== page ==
After a short chat on the street, he suggested moving to a small nearby café. Although we had both aged somewhat, I still saw in his face the young man who had so entranced me all those years ago. We filled each other in on what we had been doing since we had last met. He, it turned out, had become a big star in the Hong Kong pop world. He was also considering ‘coming out’, although he would not make it public yet. He was happy he now had a long-time partner.

“We must keep in touch,” he generously suggested. He had no name card and so wrote his address and email on a paper napkin. “I’ll be in touch,” I said, adding “Hopefully we can meet up for dinner whenever I can next afford to come this far.”

Hope you had fun in Hong Kong –

Hope you had fun in Hong Kong –

I knew it was not to be. I had no idea if I could ever afford to return to this bustling, fascinating, increasingly polluted and by now expensive city. Besides, once you have seen the sights of Hong Kong and sampled some of its utterly delicious food, there is not much left for the visitor, unless as a stepping-stone into the equally fascinating world of China.

On the flight to Bangkok, I took out that napkin. I looked again at his handwriting. I smiled at the memories. After a few moments of reflection, I folded it and put it neatly on the lunch tray. Soon a flight attendant had whisked it away.

Demon Guardians at Wat Phra Kaew

After my week in Bangkok. I never did get back to Hong Kong. All I know from the internet is that my brief friend remains a pop singer of some repute giving concerts all over Asia. I am happy that we met when he was a struggling club artist. There was a hunger and a longing in him then that had been replaced by quiet, almost knowing confidence in that Wyndham Street coffee shop. He doesn’t need it, but I will always wish him the best of good fortune.

(c) AsiaGuys.NET


Negotiating the Travel Jungle – Part 1

Why Has It Become So Dense?

You are excited. You’re planning your annual holiday trip to Asia anticipating all the fun you will find in the bars and from the apps. Your only decision? Where to go and how to get there.

Well, not quite, unfortunately for there are a lot of pitfalls long before you get to your exotic destinations! The most obvious one is your travel arrangements.

Lovely Thai Hotel

Lovely Thai Hotel

Let’s assume that you want to fly first (no dears, not first class – first sectors!) from Edinburgh to Singapore at the back of the plane in steerage. After a few days shopping, lying by a pool to get over jet-lag, cruising the often great eye candy along Orchard Road or even spending some more energetic time in a gay sauna and elbow-bending in a gay bar, it’s time to move on.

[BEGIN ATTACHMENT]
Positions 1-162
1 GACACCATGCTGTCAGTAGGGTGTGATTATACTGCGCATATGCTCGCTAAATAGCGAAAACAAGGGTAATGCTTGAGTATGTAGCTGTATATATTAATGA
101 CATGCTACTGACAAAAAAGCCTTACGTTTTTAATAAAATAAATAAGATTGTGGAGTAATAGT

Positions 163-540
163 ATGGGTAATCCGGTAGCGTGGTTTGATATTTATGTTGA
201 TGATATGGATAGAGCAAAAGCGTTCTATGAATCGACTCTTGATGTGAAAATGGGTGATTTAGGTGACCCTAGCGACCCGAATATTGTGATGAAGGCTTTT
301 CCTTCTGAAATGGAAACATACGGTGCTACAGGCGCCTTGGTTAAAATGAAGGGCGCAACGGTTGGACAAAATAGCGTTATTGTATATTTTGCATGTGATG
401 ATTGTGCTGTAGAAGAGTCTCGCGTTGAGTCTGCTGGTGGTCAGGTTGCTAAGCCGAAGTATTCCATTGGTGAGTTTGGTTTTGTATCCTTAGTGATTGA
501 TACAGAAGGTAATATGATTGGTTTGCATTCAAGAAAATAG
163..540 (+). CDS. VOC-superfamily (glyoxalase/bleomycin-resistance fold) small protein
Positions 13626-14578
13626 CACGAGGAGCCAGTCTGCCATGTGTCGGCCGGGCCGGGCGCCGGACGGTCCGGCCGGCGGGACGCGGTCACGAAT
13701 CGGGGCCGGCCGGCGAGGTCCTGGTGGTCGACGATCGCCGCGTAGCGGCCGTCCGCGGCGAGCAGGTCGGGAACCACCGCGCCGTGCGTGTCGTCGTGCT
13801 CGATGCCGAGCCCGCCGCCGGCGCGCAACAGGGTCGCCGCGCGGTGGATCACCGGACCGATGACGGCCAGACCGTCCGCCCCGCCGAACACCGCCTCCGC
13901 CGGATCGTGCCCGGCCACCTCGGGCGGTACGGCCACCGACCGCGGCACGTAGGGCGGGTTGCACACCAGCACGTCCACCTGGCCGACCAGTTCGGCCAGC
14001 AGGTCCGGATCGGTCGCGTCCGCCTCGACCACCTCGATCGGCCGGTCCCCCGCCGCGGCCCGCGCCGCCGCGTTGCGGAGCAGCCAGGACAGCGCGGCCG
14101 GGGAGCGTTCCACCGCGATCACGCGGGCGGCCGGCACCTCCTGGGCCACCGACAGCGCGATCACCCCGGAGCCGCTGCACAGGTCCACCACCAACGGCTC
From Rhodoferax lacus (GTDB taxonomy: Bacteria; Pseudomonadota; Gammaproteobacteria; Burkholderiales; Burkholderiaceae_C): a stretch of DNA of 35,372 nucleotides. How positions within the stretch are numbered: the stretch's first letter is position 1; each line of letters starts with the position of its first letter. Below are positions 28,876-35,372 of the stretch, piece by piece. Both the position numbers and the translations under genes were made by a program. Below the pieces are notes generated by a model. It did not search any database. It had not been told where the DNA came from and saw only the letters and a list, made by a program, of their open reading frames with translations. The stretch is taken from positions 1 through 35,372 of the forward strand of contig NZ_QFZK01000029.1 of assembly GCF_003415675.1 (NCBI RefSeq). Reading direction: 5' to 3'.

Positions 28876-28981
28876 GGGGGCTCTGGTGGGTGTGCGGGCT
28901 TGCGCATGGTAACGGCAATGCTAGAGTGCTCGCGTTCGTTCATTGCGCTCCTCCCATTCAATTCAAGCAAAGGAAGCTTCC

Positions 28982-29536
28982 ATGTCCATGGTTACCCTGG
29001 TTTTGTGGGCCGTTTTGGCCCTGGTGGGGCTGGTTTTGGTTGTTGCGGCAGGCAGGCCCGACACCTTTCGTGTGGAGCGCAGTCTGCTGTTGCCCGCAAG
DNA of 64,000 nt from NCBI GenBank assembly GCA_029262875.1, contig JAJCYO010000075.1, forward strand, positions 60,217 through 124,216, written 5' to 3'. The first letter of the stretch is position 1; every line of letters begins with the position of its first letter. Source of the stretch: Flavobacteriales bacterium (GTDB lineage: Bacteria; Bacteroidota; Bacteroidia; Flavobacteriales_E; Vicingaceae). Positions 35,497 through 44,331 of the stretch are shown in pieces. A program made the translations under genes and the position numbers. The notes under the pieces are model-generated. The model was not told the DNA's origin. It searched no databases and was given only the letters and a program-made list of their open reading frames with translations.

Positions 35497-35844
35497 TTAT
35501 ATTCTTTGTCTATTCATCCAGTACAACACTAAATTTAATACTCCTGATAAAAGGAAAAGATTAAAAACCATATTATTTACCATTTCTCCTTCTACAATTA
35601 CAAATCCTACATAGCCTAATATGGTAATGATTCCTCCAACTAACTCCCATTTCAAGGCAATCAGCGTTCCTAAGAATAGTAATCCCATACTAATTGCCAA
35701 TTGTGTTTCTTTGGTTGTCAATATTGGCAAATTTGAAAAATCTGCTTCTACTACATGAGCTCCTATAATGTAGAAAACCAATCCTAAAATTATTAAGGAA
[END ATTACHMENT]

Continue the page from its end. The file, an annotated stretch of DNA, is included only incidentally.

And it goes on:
You decide on the regular bus service up to Kuala Lumpur, far easier and only a fraction longer than taking a flight. Those hot Malay and Chinese guys are all over the apps these days. So you won’t even need to wander far from your hotel!

Kuala Lumpur's Petronas Twin Towers

Kuala Lumpur’s Petronas Twin Towers

You then continue on to Thailand for the main part of your trip – much more (!) rest, recreation and your fill of nightlife. Nearly exhausted, you move to Taipei. Perhaps, if it’s the end of October, you want to take in the annual Gay Pride Parade which last year attracted around 125,000 marchers, mostly from around Taiwan and other parts of Asia, and almost all slim-fit and wonderfully cute!

Taipei’s Gay Pride Parade 2017

Taipei’s Gay Pride Parade 2017

Not a complicated itinerary by any means. And in theory it should not be difficult to plan, but you want to ensure every penny is well spent. You will find plenty of competition on the long international flights, although for your routing you have to factor in at least one plane change. This is a good time to take a look at Qatar Airlines. For many months this tiny Gulf state has been the target of economic and political sanctions by several neighbouring countries, including Saudi Arabia with whom it shares its land borders. These countries have banned Qatar from their air space. Flying east, that’s not a problem for the airline, as it will fly over the Gulf. Fly in any other direction, though, and detours become essential. The airline’s costs and load factors have clearly been affected. For travellers this has been a boon as there have been special fare sales at least once a month. The biggest discounts have been in their excellent business class. In one recent sale, the cost of that Edinburgh to Singapore ticket dropped by around 40%!

Buildings in Qatar's Business District

Buildings in Qatar’s Business District

In the bad old days, finding one-way tickets was a real pain. They tended to be far more expensive than half the cost of a return. Now many carriers happily offer one-way tickets. So that “open-jaw” as it’s called in the business (arriving at one destination and departing from a different one) is now much easier.

Once you have locked in the intercontinental flights, you know there are budget carriers from Kuala Lumpur to Bangkok and Bangkok to Taipei. So that only leaves hotels. If you have no friends who can give advice, you probably know roughly where you’ll want to stay. Definitely near a subway, probably close to one of the gays areas, and certainly within the budget you can afford. If you are still not confident, you’ve heard about TripAdvisor where travellers give their own impressions of the hotels they stay in (for more information on TripAdvisor, please check back to our earlier article here). That will give you some sort of guide. An evening searching the Internet should then have provided you with most of the information you need. Right?